In der vergangenen Woche Sprach Chris Roberts in einem offenen Brief über das FPS-Modul im Spiel. Dieses verzögert sich und hätte eigentlich schon veröffentlicht werden sollen.
Star Marine Status Update
In diesem Brief kündigte er aber auch an, dass es nun regelmäßig kleine Blog-Artikel geben wird bis das Modul für den PTU freigegeben wird.
CIG zu Star Marine Status Update (Quelle)
Last week, Chris Roberts updated you on the status of the Star Marine module. As part of our promise, we will be issuing weekly reports on our progress until the PTU release. This week, we’re updating you on the engineering tasks Chris outlined in his letter; as we approach release, we’ll provide specifics about the blockers QA discovers.
The last week has been a concerted effort amongst production staff to make sure we have all of the feedback from our internal playtests and design directors addressed. Jason Hutchins from CIG–ATX is spearheading the production on the Star Marine module since Travis Day has moved on. He was in L.A. last week to sync with Travis and the production staff in LA and is now in Denver this week coordinating with our partners at Illfonic and the other CIG studios world-wide. There are a lot of little details, and some major systems that needed to be tracked. Tracking is now in place for the large majority of work that is left to be done prior to release.
On the game design front, we have a technical designer in the UK, John Crewe, helping us change weapon and armor stats across the game. Armor values will be tweaked to make the differences between armor feel meaningful while changing weapon values in areas such as damage, perceived weapon rise from recoil, rates of fire, reloading, among others.
We are making other changes as well, in order to improve the player experience. Making it easier to understand your injury and bleeding states, as well as figuring out whether or not you are taking enemy fire and if your shots are hitting their targets. This hits all of the game disciplines, art, audio, coding, and game design.
Playtesting and Game Modes
Our primary focus is on the Team Elimination game mode. This is a great testing bed for us to use as a proving ground for player locomotion animations, weapon balance and feel, and the way we interact with different materials in the environments.
We have implemented a way to easily toggle how many players are required to start a match, and also made a new game type called Practice mode which doesn’t keeps score and doesn’t have a best of 7 round counter on it. This is very similar to Free Fly mode in Arena Commander and will allow for more practice opportunity and faster iteration.
Thursday’s internal playtest showed great improvement, even though we still have a long way to go. The comments were that the game felt fun for the first time in months. We still have a lot of tuning to get it to the place we want, technical issues to fix, bugs to smash, and action to polish but we see the light at the end of the tunnel. Hopefully that light isn’t a round from an enemy Mass Driver.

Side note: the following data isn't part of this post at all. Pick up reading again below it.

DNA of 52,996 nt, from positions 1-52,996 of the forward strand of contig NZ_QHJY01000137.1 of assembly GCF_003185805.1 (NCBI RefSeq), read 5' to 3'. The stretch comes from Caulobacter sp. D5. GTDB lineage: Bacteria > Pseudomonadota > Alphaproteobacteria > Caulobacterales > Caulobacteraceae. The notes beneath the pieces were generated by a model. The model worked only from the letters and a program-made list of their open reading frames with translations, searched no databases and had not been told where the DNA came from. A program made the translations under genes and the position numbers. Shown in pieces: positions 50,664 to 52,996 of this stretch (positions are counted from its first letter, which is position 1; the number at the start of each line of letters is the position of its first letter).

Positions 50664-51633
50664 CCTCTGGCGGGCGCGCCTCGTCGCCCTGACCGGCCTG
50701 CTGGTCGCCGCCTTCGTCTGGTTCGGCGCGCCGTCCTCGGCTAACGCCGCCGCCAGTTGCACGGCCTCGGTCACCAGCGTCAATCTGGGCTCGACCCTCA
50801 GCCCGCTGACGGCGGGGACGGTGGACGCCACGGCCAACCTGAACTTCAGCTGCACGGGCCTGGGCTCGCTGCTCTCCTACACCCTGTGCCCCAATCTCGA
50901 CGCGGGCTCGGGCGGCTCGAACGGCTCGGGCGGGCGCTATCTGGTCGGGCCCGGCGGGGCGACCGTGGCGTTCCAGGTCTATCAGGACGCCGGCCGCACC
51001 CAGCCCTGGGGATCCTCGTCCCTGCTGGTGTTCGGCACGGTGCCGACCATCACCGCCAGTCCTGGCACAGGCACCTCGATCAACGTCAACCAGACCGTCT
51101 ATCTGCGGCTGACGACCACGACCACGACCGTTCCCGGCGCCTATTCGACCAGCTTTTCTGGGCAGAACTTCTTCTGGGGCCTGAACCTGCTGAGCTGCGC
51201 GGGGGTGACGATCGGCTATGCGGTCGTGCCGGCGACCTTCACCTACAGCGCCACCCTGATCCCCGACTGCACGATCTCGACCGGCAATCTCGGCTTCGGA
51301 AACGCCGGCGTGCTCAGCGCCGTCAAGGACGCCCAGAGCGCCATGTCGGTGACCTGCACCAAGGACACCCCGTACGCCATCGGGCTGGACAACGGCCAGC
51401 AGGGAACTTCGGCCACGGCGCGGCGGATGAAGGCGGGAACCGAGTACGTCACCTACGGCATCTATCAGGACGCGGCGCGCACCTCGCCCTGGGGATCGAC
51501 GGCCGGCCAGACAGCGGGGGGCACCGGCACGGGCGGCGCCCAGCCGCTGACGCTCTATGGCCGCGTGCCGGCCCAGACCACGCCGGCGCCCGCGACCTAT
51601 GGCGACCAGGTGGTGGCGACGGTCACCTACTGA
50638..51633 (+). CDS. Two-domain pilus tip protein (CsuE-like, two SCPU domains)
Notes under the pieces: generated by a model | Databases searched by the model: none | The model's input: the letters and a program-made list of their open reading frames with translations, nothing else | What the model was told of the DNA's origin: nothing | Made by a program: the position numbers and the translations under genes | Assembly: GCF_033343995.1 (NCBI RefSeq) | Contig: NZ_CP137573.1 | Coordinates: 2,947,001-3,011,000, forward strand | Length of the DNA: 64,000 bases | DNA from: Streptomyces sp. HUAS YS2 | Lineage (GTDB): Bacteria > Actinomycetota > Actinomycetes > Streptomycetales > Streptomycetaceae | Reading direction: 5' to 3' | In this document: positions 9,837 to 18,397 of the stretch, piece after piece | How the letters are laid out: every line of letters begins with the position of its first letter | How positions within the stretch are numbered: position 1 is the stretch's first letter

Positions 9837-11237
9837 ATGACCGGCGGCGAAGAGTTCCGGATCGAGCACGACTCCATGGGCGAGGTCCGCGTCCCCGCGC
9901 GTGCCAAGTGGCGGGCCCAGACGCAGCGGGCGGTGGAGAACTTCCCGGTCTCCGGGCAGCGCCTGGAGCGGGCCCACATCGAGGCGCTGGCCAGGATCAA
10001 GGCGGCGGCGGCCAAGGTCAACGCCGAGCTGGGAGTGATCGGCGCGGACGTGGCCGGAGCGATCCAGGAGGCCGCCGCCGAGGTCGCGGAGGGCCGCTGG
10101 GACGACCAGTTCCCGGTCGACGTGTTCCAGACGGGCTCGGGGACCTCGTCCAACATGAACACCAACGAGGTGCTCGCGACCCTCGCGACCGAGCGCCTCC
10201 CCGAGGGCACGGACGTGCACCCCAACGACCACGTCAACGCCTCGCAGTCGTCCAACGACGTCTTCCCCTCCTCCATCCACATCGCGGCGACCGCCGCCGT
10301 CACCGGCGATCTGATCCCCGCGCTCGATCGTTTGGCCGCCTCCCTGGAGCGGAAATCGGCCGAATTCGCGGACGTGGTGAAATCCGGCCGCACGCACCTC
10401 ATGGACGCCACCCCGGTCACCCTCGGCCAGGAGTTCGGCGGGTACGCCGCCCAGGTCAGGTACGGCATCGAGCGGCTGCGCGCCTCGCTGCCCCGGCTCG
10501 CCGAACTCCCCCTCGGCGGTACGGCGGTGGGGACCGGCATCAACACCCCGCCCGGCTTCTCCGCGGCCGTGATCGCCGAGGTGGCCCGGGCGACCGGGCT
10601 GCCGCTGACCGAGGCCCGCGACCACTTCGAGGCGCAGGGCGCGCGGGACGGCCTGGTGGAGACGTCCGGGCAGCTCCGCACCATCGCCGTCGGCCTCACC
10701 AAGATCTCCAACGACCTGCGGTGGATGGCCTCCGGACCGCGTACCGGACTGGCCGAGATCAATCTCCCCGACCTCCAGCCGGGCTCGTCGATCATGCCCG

One of the big issues we found in our internal playtests is that it is easy to get lost in the Gold Horizon level. As a result, one of the things we did this week was create a Beautiful Corner using our game assets to see how these colored areas and iconography / signage will help to give the player a better idea of where they will be in the level and have reference points for communication. We’re implementing a simple in-game chat system for the FPS level for team communication as well. In the future we will make that system more robust, faster, and eventually integrate voice-comms as well.
For an upcoming release we are switching from an audio system,FMOD, to a new system called WWise. This has required a lot of work to re-enable sounds in flowgraph. Next up we’ll be working on better audio callouts for taking fire, injury states, hit indictors and additional ambient audio and some music between game rounds. WWise should also allow for some much improved spatial sound effects that bring the environments to life from an audio perspective.
Sean Tracy, the CryEngine Tech Director from CIG–ATX, and Steve Bender from CIG-LA have been working closely with the animators and engineers at Illfonic this week to nail down the workflow on the base locomotion set. The project has been haunted by bugs in the movement code and in assets that require some thorough and precise debugging. That has gone well, and we saw significant improvements in the base locomotion sets, turns, jukes, strafes, and stop/starts in Thursday’s internal playtest. We still have a lot to do though, as we work through ADS, kneeling, weapon, grenade and gadget sets over the next couple of weeks.
New helmet HUDs are coming along nicely, with integrated radar, health, ammo and weapon indicator iconography, along with integrated chat. These are custom for each armor type, so we’ll have 6 new HUDs going into internal playtests next week.